"A New York Treasure" --Village Voice


On paper, last night’s Roy Halladay-Jaret Wright matchup screamed landslide victory for the Blue Jays. As it turns out, the Jays won 7-2, but the game was far closer than that score indicates.

Jaret Wright allowed a two-run home run to Frank Catalanotto before getting an out in the first, but then held the Jays scoreless through five innings, thanks in part to four double plays turned by the Yankee defense. Not that he pitched all that well. He walked four and struck out none, throwing just 52 percent of his pitches for strikes. Wright left in the sixth with two men on and none out. Scott Proctor came on and got away with a hanging curve to Troy Glaus only to have another to Shea Hillenbrand leave the park to make it 5-0. Much like Wright, Proctor settled down from there to pitch two more scoreless frames, though through more of his own doing, striking out two, walking none, and throwing 69 percent of his pitches for strikes. The Hillenbrand homer was the only hit Proctor allowed in three full innings of work.

Roy Halladay, meanwhile, kept the Yankees off the board entirely through five and a third, despite throwing just 55 percent of 99 pitches for strikes. Scott Schoeneweis came on to face lefties Giambi and Matsui, but walked Matsui and then surrendered Bernie Williams first home run since August 26 of last year (184 plate appearances ago). The home run was just Bernie’s second extra base hit since September 7 of last year (151 PAs ago). Williams’ next at-bat came with two outs in the eighth with the Yanks down 5-3 and runners on the corners and ended in a 5-4-3 double play that was aided by first base umpire Bruce Dreckman, who called Bernie out despite the fact that he was clearly safe.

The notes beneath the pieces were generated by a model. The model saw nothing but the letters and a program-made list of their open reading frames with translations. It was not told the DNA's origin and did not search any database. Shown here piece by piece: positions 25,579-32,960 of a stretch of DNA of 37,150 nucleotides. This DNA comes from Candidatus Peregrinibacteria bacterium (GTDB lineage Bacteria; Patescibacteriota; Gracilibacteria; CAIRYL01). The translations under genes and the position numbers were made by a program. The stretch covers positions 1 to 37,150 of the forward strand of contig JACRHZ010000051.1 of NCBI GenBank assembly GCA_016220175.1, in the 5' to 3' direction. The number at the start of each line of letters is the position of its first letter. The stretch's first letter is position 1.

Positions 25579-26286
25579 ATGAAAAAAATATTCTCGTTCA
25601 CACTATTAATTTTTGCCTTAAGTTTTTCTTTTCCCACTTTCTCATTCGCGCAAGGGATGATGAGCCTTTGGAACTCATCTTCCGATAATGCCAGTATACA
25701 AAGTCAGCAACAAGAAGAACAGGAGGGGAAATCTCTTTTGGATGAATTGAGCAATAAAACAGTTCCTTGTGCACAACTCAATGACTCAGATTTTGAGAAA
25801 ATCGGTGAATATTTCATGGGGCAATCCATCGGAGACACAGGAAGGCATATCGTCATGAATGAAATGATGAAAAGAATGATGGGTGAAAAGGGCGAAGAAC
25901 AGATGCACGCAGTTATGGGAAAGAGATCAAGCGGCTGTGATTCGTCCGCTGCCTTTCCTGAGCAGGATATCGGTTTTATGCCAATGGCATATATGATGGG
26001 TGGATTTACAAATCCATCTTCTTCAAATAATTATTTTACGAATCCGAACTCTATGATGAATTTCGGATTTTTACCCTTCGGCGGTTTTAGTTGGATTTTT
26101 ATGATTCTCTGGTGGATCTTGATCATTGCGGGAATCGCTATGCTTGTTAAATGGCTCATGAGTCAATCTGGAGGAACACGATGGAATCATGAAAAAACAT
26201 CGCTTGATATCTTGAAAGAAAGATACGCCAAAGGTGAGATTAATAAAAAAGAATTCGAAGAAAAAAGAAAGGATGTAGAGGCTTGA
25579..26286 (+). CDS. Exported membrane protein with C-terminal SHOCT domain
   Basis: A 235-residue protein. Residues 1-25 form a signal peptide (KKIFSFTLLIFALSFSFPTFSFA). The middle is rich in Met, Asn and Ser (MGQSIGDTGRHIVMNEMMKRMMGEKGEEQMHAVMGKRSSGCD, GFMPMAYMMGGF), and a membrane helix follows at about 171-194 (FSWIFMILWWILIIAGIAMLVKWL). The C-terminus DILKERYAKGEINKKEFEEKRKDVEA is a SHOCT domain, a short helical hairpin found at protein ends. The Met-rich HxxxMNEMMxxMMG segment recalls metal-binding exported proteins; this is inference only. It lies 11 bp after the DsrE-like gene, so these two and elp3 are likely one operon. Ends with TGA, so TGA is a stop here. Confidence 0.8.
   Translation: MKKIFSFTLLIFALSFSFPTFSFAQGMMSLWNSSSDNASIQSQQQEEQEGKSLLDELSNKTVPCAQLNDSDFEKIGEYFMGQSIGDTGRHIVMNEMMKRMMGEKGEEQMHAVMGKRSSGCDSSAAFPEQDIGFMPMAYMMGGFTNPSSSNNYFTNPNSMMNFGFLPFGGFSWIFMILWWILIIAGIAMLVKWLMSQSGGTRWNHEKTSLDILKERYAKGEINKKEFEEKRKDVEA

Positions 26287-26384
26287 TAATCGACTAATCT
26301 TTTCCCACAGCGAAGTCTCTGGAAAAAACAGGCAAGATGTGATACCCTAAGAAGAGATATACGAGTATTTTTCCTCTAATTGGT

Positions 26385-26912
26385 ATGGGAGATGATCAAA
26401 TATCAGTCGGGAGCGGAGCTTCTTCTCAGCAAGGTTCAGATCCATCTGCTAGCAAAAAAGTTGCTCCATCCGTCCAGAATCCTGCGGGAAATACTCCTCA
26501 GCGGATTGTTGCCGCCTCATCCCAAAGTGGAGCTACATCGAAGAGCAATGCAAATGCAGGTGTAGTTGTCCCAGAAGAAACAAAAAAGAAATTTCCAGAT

Joe Torre then handed the ball to Tanyon Sturtze, who, after getting Lyle Overbay to ground out, gave up another Hillenbrand homer, a Bengie Molina single, an Alexis Rios double (oddly the red hot Rios did not start the game), and a sac fly by Aaron Hill that put the game out of reach.

Today, the script is flipped as Randy Johnson, who has been outstanding in four of his five starts (the one exception being a very off night in Toronto last week), takes on Josh Towers, who is 0-4 with an 8.35 ERA after four starts. Here’s hoping the results are similarly reversed.

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"This ain't football. We do this every day."
--Earl Weaver